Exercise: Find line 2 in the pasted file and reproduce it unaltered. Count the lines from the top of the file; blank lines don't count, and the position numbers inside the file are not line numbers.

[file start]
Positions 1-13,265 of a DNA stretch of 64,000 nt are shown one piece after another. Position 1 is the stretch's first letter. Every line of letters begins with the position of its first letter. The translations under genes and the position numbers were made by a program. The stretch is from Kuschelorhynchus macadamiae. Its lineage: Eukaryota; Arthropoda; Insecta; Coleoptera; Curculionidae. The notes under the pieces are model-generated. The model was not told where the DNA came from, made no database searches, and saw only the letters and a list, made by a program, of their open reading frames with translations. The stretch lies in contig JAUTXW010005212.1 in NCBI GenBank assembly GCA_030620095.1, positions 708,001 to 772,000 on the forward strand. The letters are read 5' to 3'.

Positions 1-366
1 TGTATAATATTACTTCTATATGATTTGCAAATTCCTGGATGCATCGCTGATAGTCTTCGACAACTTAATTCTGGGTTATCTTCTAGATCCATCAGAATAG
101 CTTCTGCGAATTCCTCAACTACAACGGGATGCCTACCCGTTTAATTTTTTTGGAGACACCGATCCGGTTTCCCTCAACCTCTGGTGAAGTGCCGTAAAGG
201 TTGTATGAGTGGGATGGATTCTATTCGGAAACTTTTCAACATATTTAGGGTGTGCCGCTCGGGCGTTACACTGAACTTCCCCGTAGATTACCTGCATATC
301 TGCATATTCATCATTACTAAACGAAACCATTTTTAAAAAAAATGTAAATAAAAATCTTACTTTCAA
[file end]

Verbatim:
Positions 1-366